The news media is sometimes referred to as the fourth estate, meaning it’s an influential institution within our society despite not being part of our political system.
But looking at current trends—from the proliferation of misinformation and “fake news,” to the rise of “filter bubbles,” to threats directed at journalists—it seems that the vitality and freedoms of this institution are under threat.
With lack of trust in media has come a fall in trust in traditional institutions in general—in 2018, a survey of American citizens’ level of trust in institutions recorded its largest single-year drop in history.
Thankfully, there are organizations who have made it their mission to protect and strengthen the free press and public discourse. If you’re looking for a way to strengthen the ability of journalists and individuals to speak out against established interests, these five charities are a great place to start:
Initially formed in 1981 with the goal of protecting journalists working in Latin America from threats of kidnapping and violence from government and military groups, CJFE has since expanded its mission to helping journalists around the world, monitoring global threats to freedom of expression and helping imprisoned and persecuted journalists wherever they may be.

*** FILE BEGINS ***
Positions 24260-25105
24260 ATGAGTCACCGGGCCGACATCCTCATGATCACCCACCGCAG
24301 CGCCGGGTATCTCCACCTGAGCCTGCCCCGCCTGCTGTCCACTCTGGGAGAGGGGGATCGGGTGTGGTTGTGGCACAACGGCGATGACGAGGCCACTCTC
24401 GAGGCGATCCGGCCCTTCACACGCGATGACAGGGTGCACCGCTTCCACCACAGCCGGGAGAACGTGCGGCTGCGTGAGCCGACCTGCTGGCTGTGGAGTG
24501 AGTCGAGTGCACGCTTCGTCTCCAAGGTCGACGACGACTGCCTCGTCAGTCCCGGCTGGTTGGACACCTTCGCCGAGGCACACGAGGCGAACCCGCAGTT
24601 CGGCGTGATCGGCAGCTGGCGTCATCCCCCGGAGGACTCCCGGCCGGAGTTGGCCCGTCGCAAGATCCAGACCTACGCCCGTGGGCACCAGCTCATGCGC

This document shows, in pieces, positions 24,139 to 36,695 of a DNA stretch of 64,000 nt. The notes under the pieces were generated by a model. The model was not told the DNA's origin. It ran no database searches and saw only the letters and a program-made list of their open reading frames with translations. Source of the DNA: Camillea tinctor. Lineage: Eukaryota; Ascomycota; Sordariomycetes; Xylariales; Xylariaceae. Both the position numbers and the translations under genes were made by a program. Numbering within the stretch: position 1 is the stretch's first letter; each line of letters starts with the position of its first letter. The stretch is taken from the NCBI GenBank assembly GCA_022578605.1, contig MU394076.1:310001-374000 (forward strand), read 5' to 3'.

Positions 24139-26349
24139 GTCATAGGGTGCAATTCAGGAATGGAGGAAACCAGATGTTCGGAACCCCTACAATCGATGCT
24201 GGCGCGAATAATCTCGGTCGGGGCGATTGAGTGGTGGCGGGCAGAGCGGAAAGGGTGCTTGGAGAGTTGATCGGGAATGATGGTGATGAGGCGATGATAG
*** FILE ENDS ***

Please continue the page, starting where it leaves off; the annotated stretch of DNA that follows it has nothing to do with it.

CJFE intervenes in court cases, runs campaigns to raise awareness of free speech issues and participates in advocacy aimed at increasing and protecting press freedoms.
In addition to its advocacy work, CJFE also organizes the annual International Press Freedom Awards, which recognize the work of international journalists working under dangerous conditions, and operates the Journalists in Distress Fund, which provides emergency assistance to journalists whose lives or livelihoods have become endangered by external threats.
Despite the organization’s history and track record, CJFE—registered as a charity under the name “Canadian International Freedom of Expression Trust”—is currently experiencing what it calls an “unprecedented funding crisis.” The organization went as far as announcing recently that there was a “very real chance” that if it could not meet its recent fundraising goals, that it would not “survive through 2018.”
PEN Canada’s parent organization was founded almost a century ago to defend “poets, essayists and novelists” against “the many threats to [their] survival which the modern world poses,” including censorship, violence and political pressure.
The Canadian chapter was founded shortly afterward in 1926, and has since become one of the most active PEN subsidiaries in the world, acting as a national and international watchdog for freedom of expression and writers’ rights, and advocating for persecuted and imprisoned writers around the world.
In addition to supporting the currently imprisoned and exiled, PEN Canada also partners with Canadian universities to find work placements for journalists and writers who have found asylum in Canada through its Writers in Exile Network, and runs a variety of initiatives and campaigns aimed at spotlighting specific threats to freedom of journalistic expression.